In Marshall, the Court upheld a statutory scheme that allowed an administrator to assess fines for child labor violations, even though a portion of the fines reimbursed the administrator's agency for its enforcement efforts. The Court concluded that, because the fines represented less than one percent of the agency's budget, there was no realistic possibility that the administrator's judgment would be distorted by the prospect of institutional gain. See id. at 245, 100 S.Ct. 1610. That case, however, focused on the fact that the agency served a prosecutorial function.
¶ 24 Fairly interpreted, the evidence adduced in this case failed to show that the Board members had an interest in the outcome of the hearing sufficient, under the judicial standards, to tempt the average Board member to rule in favor of the District regardless of the evidence or to overcome the presumption of honesty and integrity of administrative adjudicators. See Withrow, 421 U.S. at 47. The record is devoid of any evidence to rebut the presumption that the Board members are fair and impartial public servants whose interests lie in providing adequate educational opportunities to the District's school children. Doing so effectively in the long run may depend, in part, upon maintaining good relations with the District's teachers. See Wolkenstein, 694 F.2d at 42-43; cf. Hortonville, 426 U.S. at 495-96.
¶ 25 Although any allegation of bias causes concern, the statutory scheme contains safeguards to help ensure that a board's decisions regarding the serious issue of teacher discipline will be fair. Most notably, the administrative hearing statutes do not serve, either in intent or operation, to raise revenue. Their evident purpose is to secure efficient, impartial decisions in teacher discipline cases. Indeed, the statutory scheme contains safeguards to help ensure that a board's decisions will be fair and objective. For example, any dismissal must be supported by good cause, and findings must be made on the record so that they are reviewable. See A.R.S. § 15-541. An aggrieved teacher may request judicial review of a board's determination. See A.R.S. § 15-543 (1991); see also Wolkenstein, 694 F.2d at 44. Although judicial review does not necessarily cure a due process violation, see Ward, 409 U.S. at 61-62, it may cause decisionmakers to exercise greater care in reviewing the facts and rendering a decision. Even the requirement that a board pay fees and costs — the very provision that Pavlik alleges creates bias — helps to ensure that teachers will be able to afford counsel to advise them and represent their interests. See A.R.S. § 15-542 (board must pay all expenses of hearing). Contrary to creating bias, the requirement that a board pay fees and costs should ensure that the board exercises care in its deliberations to come to a correct and supportable decision, even if only to prevent the imposition of additional fees should its decision be reversed on appeal. The statutory scheme, as a whole, promotes fair and impartial administrative adjudications.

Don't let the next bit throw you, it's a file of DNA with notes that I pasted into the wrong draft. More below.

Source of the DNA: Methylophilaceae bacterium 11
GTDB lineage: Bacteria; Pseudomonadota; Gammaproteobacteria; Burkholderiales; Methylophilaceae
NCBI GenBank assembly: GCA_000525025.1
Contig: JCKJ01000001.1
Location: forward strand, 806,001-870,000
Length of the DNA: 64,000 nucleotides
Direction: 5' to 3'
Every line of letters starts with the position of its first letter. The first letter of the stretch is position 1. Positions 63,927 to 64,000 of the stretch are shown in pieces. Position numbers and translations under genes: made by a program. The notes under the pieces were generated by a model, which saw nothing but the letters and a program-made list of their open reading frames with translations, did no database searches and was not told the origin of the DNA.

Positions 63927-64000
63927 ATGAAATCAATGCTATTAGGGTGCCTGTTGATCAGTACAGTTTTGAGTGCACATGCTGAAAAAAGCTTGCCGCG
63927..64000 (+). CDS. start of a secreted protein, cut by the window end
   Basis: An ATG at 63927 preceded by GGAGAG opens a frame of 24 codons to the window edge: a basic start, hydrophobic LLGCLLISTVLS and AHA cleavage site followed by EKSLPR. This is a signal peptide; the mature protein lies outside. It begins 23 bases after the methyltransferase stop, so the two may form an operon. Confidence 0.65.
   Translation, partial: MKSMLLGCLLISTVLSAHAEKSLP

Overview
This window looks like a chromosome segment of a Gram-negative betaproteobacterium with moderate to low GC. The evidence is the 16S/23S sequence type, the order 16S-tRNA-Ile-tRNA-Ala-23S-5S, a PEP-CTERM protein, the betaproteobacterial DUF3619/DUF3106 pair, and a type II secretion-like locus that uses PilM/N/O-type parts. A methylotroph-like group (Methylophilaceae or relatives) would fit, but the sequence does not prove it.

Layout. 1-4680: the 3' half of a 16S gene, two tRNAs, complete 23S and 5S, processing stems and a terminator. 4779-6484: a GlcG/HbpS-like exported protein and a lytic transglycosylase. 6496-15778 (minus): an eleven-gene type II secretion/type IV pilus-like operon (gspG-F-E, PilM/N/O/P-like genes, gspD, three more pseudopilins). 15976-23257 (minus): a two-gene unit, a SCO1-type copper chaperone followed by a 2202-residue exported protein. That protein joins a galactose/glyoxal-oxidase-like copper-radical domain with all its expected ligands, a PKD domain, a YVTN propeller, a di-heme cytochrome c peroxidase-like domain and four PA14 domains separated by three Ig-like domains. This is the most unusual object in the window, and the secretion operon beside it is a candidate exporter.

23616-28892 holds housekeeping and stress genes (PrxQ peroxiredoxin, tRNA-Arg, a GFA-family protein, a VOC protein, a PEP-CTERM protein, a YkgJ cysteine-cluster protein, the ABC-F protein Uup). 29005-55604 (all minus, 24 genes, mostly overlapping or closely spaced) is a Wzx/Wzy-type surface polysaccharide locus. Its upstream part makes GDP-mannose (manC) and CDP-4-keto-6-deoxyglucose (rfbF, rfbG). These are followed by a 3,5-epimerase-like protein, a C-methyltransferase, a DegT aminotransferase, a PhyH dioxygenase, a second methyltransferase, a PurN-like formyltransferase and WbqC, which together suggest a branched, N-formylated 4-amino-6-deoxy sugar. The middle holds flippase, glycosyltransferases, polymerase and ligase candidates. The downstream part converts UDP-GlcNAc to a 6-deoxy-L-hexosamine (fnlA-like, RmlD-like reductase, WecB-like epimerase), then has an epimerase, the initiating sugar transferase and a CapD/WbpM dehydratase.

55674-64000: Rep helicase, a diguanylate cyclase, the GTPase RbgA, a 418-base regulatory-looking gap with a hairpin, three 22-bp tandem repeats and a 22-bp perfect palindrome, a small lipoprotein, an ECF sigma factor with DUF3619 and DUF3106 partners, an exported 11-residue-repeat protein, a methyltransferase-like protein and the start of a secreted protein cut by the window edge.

¶ 26 Finally, that school board members are elected and therefore accountable to the voters helps to ensure that the board acts impartially, in a way that benefits the entire district and not just one school's administration. See Rouse, 156 Ariz. at 373-74, 752 P.2d at 26-27; see also Hortonville, 426 U.S. at 495-96. The public's interest is best served by retaining and supporting qualified teachers, not by arbitrarily firing them.
¶ 27 Against the background presumptions of the constitutionality of statutes, see Samaritan Health Sys., 278 Ariz. Adv. Rep. at 29 ¶ 21, and the honesty and integrity of decisionmakers, see Havasu Heights Ranch and Devp. Corp. v. Desert Valley Wood Prods., Inc., 167 Ariz. 383, 387, 807 P.2d 1119, 1123 (App. 1990) (citing Withrow, 421 U.S. at 47), we do not find supportable the trial court's conclusion that Pavlik has proved that the statute requiring the Board to pay his fees and costs necessarily renders the Board members' interests direct, personal, and substantial. He has not shown that the Board members are actually biased against him or that he has not been accorded due process.
C. Placement on Paid Leave